Interview with Christina Hoag
It’s called “Skin of Tattoos.” It’s sort of genre-defying – a noir-crime thriller written in a literary style. The setting is the gang underworld of Los Angeles, the U.S. capital of gangs, and the main character, Mags, is a gang member. We meet him as he comes out of prison wanting, as most parolees do, to go straight and never return “behind the wall.” To do that, he has to get away from his gang, the Cyco Lokos, but the “clica” has undergone some changes since he’s been locked up, namely his rival Rico, who set him up on the charge that got him imprisoned, is now the “shotcaller” or leader. It’s a story of revenge and rivalry, but there are also other layers: Mags’s quest for his father’s approval, the hardships faced by a poor immigrant family, as well as the larger picture of the socioeconomic factors that drive gangs in our society in general.
Probably my all time favourite is Graham Greene. Many of his books are about the concept of being a foreigner, an outsider/observer, which I relate to on a personal level since I’ve lived in many countries both as a child and as an adult. That influence comes through in “Skin of Tattoos,” where Mags was born in El Salvador but left with his family fleeing the civil war when he was a child so he doesn't really feel Salvadoran, doesn't remember anything about the place, yet that is his identity. He’s an outsider to El Salvador, yet as an immigrant he’s an outsider to mainstream American society, as well. He finds his home in a gang with others from similar backgrounds.
What advice do you have for other writers?
Believe in yourself and that you have something worthwhile to say. Don’t let anyone steer you from your path. Use adversity to develop strength. And just don’t give up!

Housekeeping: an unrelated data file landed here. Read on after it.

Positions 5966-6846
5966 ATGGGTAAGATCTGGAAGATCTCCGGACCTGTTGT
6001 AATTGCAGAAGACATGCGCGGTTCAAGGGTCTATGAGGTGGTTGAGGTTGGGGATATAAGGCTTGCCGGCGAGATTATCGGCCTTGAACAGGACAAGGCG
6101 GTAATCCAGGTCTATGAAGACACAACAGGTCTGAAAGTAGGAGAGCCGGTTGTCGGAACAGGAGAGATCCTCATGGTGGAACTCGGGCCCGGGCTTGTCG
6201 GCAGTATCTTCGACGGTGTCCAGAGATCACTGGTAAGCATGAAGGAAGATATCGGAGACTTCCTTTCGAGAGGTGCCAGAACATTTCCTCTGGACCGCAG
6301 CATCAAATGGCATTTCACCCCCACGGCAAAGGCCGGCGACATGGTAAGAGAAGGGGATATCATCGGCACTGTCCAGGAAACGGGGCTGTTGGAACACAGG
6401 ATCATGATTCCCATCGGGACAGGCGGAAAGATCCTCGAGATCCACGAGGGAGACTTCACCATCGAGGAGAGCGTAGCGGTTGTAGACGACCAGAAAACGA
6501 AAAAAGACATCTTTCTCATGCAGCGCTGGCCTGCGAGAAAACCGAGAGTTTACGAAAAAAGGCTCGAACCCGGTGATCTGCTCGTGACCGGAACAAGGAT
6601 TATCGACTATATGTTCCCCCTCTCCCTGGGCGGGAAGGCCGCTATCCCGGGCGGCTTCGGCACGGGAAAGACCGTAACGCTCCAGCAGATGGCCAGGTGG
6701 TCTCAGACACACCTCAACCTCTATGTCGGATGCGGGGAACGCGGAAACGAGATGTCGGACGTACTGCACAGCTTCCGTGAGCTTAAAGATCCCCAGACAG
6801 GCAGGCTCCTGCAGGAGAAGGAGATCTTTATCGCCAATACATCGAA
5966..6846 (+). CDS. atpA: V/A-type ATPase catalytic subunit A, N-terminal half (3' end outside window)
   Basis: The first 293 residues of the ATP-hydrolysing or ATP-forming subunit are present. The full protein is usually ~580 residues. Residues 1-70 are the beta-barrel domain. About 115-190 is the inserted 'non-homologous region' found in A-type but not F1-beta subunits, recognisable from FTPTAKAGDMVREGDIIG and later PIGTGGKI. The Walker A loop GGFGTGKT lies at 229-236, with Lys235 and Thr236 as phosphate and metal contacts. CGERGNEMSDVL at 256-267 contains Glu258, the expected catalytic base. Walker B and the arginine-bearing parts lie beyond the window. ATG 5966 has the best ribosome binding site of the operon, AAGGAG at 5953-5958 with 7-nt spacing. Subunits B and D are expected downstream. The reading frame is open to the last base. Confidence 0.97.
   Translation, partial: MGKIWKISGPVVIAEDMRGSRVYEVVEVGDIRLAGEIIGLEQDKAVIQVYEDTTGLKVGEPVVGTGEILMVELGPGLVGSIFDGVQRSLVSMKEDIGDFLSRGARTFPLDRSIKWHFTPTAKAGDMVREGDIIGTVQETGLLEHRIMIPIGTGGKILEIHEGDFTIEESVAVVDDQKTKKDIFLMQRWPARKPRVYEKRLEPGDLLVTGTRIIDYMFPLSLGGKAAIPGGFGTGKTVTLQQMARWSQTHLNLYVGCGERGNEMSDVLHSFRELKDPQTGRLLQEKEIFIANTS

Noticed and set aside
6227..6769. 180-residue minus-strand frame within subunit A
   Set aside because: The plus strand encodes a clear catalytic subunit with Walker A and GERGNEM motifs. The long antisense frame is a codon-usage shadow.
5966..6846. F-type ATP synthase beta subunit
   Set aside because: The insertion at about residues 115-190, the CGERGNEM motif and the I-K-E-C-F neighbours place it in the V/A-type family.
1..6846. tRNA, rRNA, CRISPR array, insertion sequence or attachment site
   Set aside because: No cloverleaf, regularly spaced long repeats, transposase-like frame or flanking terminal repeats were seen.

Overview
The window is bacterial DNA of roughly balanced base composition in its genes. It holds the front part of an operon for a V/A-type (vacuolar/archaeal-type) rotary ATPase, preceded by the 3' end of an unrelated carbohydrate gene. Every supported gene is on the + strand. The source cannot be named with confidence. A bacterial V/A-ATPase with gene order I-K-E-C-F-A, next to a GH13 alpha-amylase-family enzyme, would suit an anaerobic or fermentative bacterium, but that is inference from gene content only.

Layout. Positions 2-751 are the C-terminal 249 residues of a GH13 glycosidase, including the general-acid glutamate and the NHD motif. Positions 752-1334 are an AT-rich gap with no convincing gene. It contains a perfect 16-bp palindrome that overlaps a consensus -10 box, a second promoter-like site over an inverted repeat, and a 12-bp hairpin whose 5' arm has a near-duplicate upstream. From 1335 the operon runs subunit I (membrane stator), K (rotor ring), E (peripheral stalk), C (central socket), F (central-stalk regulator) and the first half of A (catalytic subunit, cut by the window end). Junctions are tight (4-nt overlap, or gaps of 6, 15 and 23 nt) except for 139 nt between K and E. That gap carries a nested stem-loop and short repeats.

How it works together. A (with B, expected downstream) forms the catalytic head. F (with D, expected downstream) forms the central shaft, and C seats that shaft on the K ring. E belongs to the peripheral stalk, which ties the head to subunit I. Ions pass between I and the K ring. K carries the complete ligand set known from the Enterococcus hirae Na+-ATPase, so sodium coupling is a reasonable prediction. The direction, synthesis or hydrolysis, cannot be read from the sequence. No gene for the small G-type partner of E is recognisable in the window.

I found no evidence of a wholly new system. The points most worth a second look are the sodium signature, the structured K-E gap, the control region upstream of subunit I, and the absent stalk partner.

Where can people find out more about you and your writing?
Probably my website www.christinahoag,com has the most complete bio and portfolio of my work. I’ve also got author pages up on Amazon and Goodreads, while LinkedIn is a bit more of a professional CV. Facebook.com/ChristinaHoagAuthor is where I post news and updates.
Who is you favorite character in your book and why?
I have to say it is Magdaleno. He really struggles to do the right thing, but his pride and ego get in the way. He’s just so humanly flawed. But I also love the antagonist, Rico, even though he’s a bit mental. He’s like that because of his childhood, therefore I have a great deal of sympathy for him.
Why do you think readers are going to enjoy your book?
It’s got a bit of everything. There’s a mystery that Mags has to puzzle out, a romance, action/adventure, as well as a thriller-style game between Mags and Rico where the stakes really amp up toward the end. It takes place in a setting that is unknown to most readers so that’s a new world for people to learn a bit about. Readers have also told me they like the secondary characters a lot – the other homeboys and Mags’ family.
Years! I wrote an outline for it in 2006, and started working on it in earnest in 2008. I originally wrote it as a YA, then after some feedback, changed it to an adult novel, which gave me a lot more leeway as far as plot and character and tone. It’s gone through countless revisions and wholesale rewrites. I’m still pinching myself that it’s finally published.
What is your work in progress? Tell us about it.
I’ve got two novels both in the final stages. One is called “The Revolutionaries,” a literary political thriller based on the 2002 coup attempt in Venezuela, where I was living at the time and working as a freelance journalist. An expat couple are the protagonists and they get wrapped up in opposite sides of the political debate, which drives a wedge in their marriage. The other is called “Angel’s Lust,” a detective mystery set in Los Angeles with a Latin American twist to the mystery. I’ll say no more!
What are your thoughts on self-publishing verses traditional publishing?
I prefer to go with a publisher because it’s third-party validation of your work. Somebody has read your book and deemed it worthy of publication. On the other hand, anyone can self-publish anything, which means there’s a lot of subpar stuff out there. However, if I were a big bestselling author, I think self-publishing is a very attractive option. You keep all your profits, all your rights and all your control!
Who or what inspired you to become a writer?
I won a prize for “writing interesting stories” when I was six years old so I guess writing was always there. It came out as soon as I literally learned how to put pen to paper. I discovered journalism in high school so I knew that’s what I wanted to do as a career. I’ve written fiction on and off my whole life.